According to CNN, at least 36 officers and deputies were injured after Wednesday night's protest in Memphis. Reportedly, U.S. Marshals had been searching for 20-year-old Brandon Webber and found him at a home in a Memphis' Frayser neighborhood. CNN reports, Webber was wanted on multiple warrants. The Tennessee Bureau of Investigation told the source that Webber escaped to a vehicle outside the residence and begin ramming into officers' cars several times. The agency states that he eventually exited the vehicle with a weapon.

That's when multiple Marshals fired on Webber, striking and killing him.

At that point, no officers were injured. However, news of the alleged felon's death spread like wildfire throughout the neighborhood. ABC News reports that protesters quickly gathered in the vicinity. The more protesters arrived, the more Memphis police also arrived on the scene as backup to the Marshals. CNN states that neighborhood residents began hurling rocks and bricks at officers, as well as smashing squad car windows. Two journalists were also injured during the protests, according to Strickland.

Memphis police director says protesters attacked the wrong agency

Michael Rallings, Memphis police director, told a CNN affiliate that his officers were only on-location to help contain the scene.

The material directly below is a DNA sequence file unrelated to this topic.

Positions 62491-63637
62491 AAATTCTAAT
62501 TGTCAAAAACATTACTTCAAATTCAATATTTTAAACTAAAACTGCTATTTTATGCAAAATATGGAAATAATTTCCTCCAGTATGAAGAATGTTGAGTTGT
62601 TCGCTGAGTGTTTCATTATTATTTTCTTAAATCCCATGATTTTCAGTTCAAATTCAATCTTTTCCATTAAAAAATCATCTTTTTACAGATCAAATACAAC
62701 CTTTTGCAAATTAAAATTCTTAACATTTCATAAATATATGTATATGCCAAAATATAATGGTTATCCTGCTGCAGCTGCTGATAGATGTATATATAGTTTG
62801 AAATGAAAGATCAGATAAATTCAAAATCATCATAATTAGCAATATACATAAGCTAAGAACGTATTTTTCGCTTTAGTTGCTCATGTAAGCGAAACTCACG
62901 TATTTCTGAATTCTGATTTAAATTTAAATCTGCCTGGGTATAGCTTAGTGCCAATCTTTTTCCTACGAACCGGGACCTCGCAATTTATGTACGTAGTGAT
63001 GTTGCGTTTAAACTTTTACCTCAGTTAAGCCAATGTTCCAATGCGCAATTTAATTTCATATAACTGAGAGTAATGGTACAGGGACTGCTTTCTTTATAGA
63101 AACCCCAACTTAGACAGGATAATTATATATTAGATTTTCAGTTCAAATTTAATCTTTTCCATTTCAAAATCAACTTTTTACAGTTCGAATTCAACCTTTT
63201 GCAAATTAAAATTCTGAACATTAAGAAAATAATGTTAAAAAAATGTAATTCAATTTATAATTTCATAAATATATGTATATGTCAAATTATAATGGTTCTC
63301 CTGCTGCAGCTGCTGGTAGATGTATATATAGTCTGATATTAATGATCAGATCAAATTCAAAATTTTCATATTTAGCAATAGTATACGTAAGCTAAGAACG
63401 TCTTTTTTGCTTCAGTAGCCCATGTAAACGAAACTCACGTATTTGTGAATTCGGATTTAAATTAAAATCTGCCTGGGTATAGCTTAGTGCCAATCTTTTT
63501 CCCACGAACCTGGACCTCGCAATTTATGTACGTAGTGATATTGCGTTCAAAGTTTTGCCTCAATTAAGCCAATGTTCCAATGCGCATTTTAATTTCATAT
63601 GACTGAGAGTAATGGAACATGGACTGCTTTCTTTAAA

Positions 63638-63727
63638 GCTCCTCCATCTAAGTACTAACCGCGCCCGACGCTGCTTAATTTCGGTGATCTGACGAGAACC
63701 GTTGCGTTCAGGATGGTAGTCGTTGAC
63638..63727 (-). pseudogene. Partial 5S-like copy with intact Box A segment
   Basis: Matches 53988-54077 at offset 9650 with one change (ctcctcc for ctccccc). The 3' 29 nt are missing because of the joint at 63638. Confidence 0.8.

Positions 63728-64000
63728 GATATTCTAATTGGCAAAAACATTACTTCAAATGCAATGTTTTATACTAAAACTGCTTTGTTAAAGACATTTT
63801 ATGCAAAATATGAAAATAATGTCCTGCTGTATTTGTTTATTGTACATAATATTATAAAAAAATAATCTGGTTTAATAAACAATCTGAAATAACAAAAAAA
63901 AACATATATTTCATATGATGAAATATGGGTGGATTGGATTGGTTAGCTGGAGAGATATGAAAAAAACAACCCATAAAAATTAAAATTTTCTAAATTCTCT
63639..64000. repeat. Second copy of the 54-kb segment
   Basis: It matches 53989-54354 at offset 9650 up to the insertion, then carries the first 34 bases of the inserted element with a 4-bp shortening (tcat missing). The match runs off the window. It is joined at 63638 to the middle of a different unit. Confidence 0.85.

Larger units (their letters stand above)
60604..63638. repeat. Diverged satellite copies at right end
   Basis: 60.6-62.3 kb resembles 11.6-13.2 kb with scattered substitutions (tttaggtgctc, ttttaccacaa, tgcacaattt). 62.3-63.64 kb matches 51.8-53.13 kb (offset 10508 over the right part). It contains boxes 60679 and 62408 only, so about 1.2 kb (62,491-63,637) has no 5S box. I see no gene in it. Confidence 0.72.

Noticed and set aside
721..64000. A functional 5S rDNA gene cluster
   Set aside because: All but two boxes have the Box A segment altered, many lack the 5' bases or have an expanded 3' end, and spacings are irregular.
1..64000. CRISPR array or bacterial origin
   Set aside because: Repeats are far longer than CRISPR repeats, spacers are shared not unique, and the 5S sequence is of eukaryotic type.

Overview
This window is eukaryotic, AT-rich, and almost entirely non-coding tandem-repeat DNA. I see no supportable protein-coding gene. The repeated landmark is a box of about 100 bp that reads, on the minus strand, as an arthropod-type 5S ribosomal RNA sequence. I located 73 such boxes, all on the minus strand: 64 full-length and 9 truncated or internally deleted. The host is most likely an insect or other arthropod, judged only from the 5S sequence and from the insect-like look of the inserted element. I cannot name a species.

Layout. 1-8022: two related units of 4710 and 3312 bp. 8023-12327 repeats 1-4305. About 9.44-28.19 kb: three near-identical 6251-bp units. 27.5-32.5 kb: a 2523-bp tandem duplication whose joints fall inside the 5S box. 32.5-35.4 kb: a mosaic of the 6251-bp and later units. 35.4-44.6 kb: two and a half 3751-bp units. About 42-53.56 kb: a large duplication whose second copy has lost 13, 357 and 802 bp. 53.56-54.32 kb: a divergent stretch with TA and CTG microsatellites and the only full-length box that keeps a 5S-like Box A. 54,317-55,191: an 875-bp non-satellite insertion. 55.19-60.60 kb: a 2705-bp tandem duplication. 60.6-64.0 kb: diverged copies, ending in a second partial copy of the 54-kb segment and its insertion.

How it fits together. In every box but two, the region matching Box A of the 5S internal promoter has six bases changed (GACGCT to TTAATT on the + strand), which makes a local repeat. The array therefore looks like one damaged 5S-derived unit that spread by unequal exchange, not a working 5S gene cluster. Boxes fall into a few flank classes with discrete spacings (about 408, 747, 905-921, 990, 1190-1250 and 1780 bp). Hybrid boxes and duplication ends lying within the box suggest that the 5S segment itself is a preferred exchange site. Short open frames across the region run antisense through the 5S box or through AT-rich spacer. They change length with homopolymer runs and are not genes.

However, Rallings mentions that "for some reason," the protesters turned their anger and frustration toward his department. According to Rallings, there were people in the crowds trying to help keep the angered residents calm. But he also calls the Frayser neighborhood a "victimized" one. Likewise, the department director continues by stating that, when violent acts like these happen, it only furthers that mentality.

Director Rallings mentioned that residents and protesters should wait until accurate information is released. He says people should know exactly what happened before spreading misinformation, rumors, or jumping to conclusions. "Often individuals do not have the facts," Rallings notes. He states that's a dangerous thing.

Mayor Strickland commended the Memphis police department, saying he was impressed by their "professionalism" and "incredible restraint" during the protests.

However, Shelby County Commissioner and mayoral candidate Tami Sawyer empathized with the neighborhood. Although she's not excusing the protesters' responses, she says she understands it. "People are hurting," Sawyer mentions. Reportedly, she says that people shouldn't judge the neighborhood without asking how it feels mourn their youth time and time again. Sawyer notes that when pain and trauma become too much to handle, and when the city has constantly ignored their cries, what are people to do?